Similar to tennis, but with a few small differences—it’s played on a smaller court using a paddle and a plastic ball—the fastest growing sport in America has found a large following at Tellico Village. The tenth biggest group of players in the world, to be exact, and the largest community of players in the state of Tennessee.
Tellico Village, nestled in the foothills of the Great Smoky Mountains, is a Tennessee active adult community that boasts a mild four-season climate, three premier golf courses, and the pristine Tellico Lake, where you can enjoy a variety of water activities. For the Pickleball fan, though, Tellico Village also is a perfect destination.
On June 4, the Pickleball community within Tellico Village—hovering around 400 people—celebrated the grand opening of eight new outdoor courts. This was a great accomplishment from the community’s meager beginnings using two courts inside the gym. There are plans to expand the eight courts into twelve in the future.
Dan Dyer, the president of the Pickleball club, spoke at the grand opening. The sport was introduced to Tellico Village after resident Bob Cherry’s visit to Florida. The club, starting out with a dozen or so members, has grown to hundreds of members and only continues to grow. Things are taken very seriously in this Pickleball club, Dan stating that to keep the players happy and competitive, they train the new members, maintain a website, send out news and information emails, evaluate player skill levels, and provide formal training. But take a deeper look into this club, and you will find that it’s more than just “hitting a ball over a net.”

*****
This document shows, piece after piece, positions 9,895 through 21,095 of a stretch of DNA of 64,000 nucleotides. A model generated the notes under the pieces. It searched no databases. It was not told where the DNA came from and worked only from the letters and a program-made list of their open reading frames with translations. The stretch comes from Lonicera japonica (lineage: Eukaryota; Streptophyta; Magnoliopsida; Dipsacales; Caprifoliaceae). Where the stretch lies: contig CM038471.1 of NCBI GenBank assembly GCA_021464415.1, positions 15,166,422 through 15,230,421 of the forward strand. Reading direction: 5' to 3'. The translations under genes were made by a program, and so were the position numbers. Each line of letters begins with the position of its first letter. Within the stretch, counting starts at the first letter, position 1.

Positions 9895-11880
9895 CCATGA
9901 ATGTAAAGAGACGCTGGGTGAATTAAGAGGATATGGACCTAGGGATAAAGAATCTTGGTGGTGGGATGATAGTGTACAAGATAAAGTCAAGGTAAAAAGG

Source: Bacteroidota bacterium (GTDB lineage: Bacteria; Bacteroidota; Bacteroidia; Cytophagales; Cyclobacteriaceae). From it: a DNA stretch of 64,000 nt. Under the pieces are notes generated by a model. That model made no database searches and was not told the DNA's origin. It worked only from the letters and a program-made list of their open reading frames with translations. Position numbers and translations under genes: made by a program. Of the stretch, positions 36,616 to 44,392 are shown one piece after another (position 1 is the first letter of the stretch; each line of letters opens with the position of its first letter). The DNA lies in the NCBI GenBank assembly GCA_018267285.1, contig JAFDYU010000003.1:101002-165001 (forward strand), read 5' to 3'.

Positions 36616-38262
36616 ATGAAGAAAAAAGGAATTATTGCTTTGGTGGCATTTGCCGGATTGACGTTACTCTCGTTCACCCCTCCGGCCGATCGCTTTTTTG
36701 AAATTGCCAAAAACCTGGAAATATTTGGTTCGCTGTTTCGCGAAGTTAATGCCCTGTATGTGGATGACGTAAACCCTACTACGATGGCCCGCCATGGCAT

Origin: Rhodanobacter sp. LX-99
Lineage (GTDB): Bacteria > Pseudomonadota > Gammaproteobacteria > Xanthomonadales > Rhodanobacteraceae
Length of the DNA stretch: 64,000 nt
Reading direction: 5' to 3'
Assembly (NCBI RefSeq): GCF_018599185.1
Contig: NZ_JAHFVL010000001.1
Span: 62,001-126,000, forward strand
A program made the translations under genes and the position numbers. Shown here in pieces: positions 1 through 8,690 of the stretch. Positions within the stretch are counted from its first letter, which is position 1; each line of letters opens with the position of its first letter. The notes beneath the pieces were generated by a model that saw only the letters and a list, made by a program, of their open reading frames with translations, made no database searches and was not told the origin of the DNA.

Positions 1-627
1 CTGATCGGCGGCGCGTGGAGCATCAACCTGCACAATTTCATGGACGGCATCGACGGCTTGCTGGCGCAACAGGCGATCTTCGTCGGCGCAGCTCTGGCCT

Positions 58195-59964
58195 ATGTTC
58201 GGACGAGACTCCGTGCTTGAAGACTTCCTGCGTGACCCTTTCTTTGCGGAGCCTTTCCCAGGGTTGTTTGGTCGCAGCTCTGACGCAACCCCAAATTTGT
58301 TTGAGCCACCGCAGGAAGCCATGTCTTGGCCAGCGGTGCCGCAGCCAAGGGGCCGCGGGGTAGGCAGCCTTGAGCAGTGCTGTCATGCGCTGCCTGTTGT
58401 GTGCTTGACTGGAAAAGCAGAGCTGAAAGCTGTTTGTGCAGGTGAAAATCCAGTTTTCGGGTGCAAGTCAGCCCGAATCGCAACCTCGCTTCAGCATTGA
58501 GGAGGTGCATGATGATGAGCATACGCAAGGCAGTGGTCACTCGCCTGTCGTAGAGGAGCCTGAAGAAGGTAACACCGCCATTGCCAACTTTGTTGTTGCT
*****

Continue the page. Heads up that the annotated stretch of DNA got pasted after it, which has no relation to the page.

“It is a very social game with a lot of interaction between players.” Dan said. “We have weekly dinner parties, chili cook-offs, cookie swaps, boating parties, hamburger feeds, tournaments, women’s play, men’s play, and a new league is starting.”
The great thing about pickleball is not only the social part but the fact that you don’t have to be super athletic to play. “Many, many of our members play on artificial knees and hips,” Dan said. “Pickleball courts are small and allow a player to cover much of the court with finesse rather than just speed.”
The sport got it’s start in the 1960s and has grown to be favorite sport of Baby Boomers because it is physically easier to play. Players are close to the net, which makes it easier for them to talk which adds a big social aspect to the game.
So far the Tellico Village Pickleball Club has its own National Champion (Mike Kitchens), and twenty residents competed in the state’s Senior Olympics. Some even qualified for the National Senior Games next year. And that’s not all. Big things are in the works for the club within the coming year.
“We’re spreading.” Dan said. “ Our Pickleball Ambassador, Ke Kai Ruckstuhl, and other volunteers have been instrumental in starting new clubs in Maryville and Knoxville. We’ve set up courts in Lenoir City.” The club has even trained 100 elementary school kids on how to play in Loudon and Lenoir City.
The Tellico Village age-based tournament will be held September 19-21 and is open to other communities. There are plans for a huge tournament next year where Tellico Village will invite communities from surrounding states. And don’t forget the annual tournament with Fairfield Glade. The opportunities to get involved and play are endless.
“For many, like me, pickleball is a way of life and meeting new friends,” Dan said. And Tellico Village is the perfect destination for the pickleball way of life.
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